8 Essential To-Do’s After Accepting a College Admissions Offer

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You are finally able to take a breath. Endless college essays, test scores, recommendations, and scholarship applications have paved a path to new chapter for you.  As you begin wondering how to navigate this next chapter, you know you still have things to do. Figuring out where to begin and what to do after replying “YES” to your acceptance letter will be a breeze with this essential checklist of to-do’s.

1. Send in Your Deposit

Once you have decided to go to your first choice school, you will be required to send along a deposit with your acceptance decision confirmation. This will hold your spot. It basically tells the school that you are serious about moving forward and attending. After your deposit is applied to your total bill, you will receive an updated bill with the remaining balance. This will help you to budget for the rest of the school year. It is recommended that you send in your deposit before the deadline.

2. Plan Tuition Payments

Budgeting is important. There are so many expenses to consider when planning for college and your tuition payments are one of the most important. After sending in your tuition deposit, you will receive your tuition bill. This bill will take into account all of your financial aid package information. Once you see on paper what you owe for the rest of the year, you can plan accordingly. You may be able to take advantage of college tuition payment plans through the Bursar’s office at your school. Some schools will work with you, allowing more flexible plans to help manage larger tuition payments.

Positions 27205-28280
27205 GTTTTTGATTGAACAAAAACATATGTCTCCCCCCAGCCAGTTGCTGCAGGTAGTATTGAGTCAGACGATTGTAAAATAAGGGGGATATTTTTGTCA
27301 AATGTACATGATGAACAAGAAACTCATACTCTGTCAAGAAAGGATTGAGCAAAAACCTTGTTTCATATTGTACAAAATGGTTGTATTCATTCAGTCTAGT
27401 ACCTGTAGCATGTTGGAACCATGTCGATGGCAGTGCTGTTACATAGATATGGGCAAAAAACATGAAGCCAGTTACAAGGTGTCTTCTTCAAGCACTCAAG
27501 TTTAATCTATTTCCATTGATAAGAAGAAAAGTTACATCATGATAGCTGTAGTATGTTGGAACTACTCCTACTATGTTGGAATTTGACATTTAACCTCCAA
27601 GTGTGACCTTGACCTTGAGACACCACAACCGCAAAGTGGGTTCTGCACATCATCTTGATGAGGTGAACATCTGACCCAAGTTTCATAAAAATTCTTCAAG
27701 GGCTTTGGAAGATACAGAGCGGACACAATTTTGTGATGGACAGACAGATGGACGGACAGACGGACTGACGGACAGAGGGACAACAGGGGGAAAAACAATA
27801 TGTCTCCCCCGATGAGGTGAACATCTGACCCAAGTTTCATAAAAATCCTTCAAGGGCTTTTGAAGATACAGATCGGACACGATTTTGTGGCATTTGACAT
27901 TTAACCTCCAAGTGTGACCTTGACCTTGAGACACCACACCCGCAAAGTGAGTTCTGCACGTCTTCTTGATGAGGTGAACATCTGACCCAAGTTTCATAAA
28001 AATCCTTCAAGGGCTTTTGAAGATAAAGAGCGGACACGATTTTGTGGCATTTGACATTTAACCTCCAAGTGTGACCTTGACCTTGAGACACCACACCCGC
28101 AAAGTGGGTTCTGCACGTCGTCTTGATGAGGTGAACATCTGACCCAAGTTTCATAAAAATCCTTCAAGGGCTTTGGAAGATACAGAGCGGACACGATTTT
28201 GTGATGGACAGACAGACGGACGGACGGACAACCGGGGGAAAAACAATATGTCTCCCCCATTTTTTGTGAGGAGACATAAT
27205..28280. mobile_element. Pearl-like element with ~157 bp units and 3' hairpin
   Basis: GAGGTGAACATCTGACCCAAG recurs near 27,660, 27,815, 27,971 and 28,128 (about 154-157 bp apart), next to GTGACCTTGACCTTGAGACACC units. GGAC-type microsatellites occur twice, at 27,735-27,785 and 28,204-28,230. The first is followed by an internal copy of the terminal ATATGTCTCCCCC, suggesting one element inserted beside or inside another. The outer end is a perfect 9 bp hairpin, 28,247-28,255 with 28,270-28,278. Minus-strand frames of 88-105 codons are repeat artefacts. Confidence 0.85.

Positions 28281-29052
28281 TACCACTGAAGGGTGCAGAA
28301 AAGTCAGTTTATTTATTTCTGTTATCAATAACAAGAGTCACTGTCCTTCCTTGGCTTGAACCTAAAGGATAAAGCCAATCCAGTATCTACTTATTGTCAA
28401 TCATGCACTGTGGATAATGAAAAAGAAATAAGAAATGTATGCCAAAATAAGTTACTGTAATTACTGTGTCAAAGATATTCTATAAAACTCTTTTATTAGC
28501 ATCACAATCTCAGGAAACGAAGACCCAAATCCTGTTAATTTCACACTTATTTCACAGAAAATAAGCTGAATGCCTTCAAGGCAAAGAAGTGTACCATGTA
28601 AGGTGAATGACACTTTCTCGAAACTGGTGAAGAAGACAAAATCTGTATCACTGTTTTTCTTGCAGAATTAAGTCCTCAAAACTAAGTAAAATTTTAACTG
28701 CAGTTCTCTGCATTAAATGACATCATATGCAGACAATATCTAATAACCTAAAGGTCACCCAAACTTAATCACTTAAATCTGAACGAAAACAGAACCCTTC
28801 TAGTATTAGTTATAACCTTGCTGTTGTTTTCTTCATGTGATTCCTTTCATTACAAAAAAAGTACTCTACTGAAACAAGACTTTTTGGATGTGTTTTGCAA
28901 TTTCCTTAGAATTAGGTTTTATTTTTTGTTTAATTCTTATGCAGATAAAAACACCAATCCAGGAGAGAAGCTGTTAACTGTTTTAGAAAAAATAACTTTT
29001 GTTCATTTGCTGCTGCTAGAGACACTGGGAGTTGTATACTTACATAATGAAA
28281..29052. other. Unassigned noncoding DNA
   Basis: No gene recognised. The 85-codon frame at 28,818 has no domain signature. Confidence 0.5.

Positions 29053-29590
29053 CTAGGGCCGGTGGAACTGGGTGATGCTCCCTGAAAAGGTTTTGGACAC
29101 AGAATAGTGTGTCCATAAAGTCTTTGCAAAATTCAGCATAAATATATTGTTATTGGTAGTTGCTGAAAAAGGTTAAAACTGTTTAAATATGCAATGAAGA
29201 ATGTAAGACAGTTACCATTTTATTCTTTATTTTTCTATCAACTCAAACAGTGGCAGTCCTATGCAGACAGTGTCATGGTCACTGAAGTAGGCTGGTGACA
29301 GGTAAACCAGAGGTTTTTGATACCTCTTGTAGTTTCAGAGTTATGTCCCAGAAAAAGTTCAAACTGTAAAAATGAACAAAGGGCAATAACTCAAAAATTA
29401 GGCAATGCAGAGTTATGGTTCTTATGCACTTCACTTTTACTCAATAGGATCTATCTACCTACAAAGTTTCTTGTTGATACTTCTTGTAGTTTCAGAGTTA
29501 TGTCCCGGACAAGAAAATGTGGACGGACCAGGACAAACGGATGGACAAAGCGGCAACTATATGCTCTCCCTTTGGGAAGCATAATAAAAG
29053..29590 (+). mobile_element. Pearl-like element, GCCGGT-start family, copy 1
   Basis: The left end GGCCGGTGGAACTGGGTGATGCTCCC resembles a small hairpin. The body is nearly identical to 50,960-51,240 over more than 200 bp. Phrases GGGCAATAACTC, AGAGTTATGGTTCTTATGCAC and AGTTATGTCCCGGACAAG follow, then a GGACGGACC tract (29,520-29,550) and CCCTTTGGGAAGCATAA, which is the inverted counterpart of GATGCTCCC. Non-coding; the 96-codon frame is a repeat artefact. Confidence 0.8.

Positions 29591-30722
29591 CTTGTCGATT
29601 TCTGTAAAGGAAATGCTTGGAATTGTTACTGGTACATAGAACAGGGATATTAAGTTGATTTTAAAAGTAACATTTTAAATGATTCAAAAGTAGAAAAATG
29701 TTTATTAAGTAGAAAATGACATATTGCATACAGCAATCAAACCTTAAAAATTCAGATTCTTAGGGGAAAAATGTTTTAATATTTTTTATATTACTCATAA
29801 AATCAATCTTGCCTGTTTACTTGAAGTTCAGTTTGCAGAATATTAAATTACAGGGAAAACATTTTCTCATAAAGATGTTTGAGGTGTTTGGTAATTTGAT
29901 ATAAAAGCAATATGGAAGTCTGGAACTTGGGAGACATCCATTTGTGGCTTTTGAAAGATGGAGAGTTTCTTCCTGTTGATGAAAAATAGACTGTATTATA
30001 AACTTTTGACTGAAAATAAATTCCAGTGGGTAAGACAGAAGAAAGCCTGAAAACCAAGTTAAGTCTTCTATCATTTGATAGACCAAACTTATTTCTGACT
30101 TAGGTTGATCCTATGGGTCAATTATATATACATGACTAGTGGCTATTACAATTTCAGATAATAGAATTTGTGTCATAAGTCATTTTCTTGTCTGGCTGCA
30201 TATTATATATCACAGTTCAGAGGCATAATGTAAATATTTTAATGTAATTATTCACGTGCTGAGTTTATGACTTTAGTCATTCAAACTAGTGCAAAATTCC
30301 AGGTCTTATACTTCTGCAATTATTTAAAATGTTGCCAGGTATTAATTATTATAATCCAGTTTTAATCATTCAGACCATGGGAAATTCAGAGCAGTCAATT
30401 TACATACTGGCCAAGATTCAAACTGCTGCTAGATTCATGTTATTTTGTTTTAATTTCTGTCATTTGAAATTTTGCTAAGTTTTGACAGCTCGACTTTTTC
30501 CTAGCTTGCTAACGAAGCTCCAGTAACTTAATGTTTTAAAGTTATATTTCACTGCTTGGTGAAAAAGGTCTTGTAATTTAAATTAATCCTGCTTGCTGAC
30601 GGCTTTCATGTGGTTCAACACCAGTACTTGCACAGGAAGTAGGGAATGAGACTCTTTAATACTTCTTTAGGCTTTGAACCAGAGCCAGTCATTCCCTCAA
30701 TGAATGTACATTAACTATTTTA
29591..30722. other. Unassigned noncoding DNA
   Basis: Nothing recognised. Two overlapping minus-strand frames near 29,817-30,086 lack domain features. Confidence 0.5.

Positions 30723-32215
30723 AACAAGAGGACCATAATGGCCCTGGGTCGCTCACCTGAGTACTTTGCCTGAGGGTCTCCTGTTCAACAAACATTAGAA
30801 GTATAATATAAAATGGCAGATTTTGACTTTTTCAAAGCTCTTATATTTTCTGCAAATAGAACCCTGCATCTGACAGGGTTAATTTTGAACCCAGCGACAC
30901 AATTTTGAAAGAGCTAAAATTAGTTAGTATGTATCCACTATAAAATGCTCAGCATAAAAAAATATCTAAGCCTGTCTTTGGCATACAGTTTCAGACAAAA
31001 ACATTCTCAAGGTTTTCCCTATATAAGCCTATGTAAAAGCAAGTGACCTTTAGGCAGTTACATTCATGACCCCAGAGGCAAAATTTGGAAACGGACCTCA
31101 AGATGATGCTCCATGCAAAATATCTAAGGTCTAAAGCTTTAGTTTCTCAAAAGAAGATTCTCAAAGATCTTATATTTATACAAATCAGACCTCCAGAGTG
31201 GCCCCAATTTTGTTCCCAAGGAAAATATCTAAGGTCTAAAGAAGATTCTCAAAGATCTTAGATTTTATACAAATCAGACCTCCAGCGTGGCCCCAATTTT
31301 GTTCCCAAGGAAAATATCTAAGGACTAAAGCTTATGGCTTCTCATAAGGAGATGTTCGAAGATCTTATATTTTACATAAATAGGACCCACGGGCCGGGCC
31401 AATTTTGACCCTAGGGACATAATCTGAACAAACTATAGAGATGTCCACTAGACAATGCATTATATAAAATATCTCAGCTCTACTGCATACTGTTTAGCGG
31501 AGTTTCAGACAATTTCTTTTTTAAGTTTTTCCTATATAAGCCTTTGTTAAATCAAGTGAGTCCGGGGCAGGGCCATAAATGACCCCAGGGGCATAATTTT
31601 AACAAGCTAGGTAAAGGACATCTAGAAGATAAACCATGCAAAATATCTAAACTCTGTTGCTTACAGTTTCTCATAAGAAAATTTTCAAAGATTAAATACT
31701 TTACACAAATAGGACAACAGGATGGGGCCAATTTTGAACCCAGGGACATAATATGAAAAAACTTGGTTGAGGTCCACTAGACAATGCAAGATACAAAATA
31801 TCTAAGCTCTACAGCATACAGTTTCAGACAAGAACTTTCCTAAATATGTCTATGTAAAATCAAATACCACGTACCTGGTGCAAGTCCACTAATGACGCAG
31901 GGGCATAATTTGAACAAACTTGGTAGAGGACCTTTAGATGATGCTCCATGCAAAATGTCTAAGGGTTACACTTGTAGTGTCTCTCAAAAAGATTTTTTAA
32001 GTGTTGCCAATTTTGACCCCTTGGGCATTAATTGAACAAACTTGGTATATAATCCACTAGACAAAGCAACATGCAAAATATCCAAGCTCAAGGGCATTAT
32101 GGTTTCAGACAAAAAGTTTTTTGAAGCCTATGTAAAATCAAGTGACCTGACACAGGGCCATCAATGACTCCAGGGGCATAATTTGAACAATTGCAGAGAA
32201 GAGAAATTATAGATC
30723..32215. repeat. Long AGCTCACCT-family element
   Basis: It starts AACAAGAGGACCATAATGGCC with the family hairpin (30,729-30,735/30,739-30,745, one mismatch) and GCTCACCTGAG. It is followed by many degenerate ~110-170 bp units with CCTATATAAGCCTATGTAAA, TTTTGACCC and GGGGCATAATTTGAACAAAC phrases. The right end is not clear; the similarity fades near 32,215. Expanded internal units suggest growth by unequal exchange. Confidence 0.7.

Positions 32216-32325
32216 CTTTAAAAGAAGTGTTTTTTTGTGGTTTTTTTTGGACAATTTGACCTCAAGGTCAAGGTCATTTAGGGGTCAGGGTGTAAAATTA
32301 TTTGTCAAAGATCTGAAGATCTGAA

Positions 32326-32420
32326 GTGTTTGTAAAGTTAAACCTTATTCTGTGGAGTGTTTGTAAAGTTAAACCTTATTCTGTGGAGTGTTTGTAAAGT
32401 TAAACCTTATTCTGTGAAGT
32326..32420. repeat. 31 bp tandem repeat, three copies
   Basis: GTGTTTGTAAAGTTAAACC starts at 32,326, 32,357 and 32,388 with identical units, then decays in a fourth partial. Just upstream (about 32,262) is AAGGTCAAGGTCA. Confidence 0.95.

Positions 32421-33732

3. Complete loan paperwork

It’s more than likely that you received some type of student or parent loan in your financial aid package. As much as we would love them to be applied instantly, student loans do not magically just happen. There is loan paperwork to fill out, including promissory notes, entrance interviews, and other agreements. It’s just as important to read your loan paperwork as it is to sign it. Take the time to understand how student loans work in your financial aid package. Take the time to ask questions. Sometimes you will receive more student loan money than you need for your bill. If this is the case you can plan accordingly to use those excess funds toward other educational expenses such as books, supplies, housing, etc.

4. Select A Dining Hall Meal Plan

You may not think you have to spend a lot of time selecting a meal plan, but it’s important to take the time needed. Everyone is different. Maybe you are living off-campus and have already budgeted for your food expenses. In this case, you may need a smaller meal plan. Perhaps you will have a car and plan to grocery shop since you have a special diet, but want to take advantage of the cafeteria at least one time per day. Think about the times of your classes, where on campus you will be and the times that the cafe is open. If you will not have a vehicle on campus and  are not close to public transportation, you will likely want to take advantage of a meal plan that allows you to get everything you need from the cafe. The bottom line here is to consider what your lifestyle and needs are and select the most appropriate meal plan for your needs.

5. Continue to Save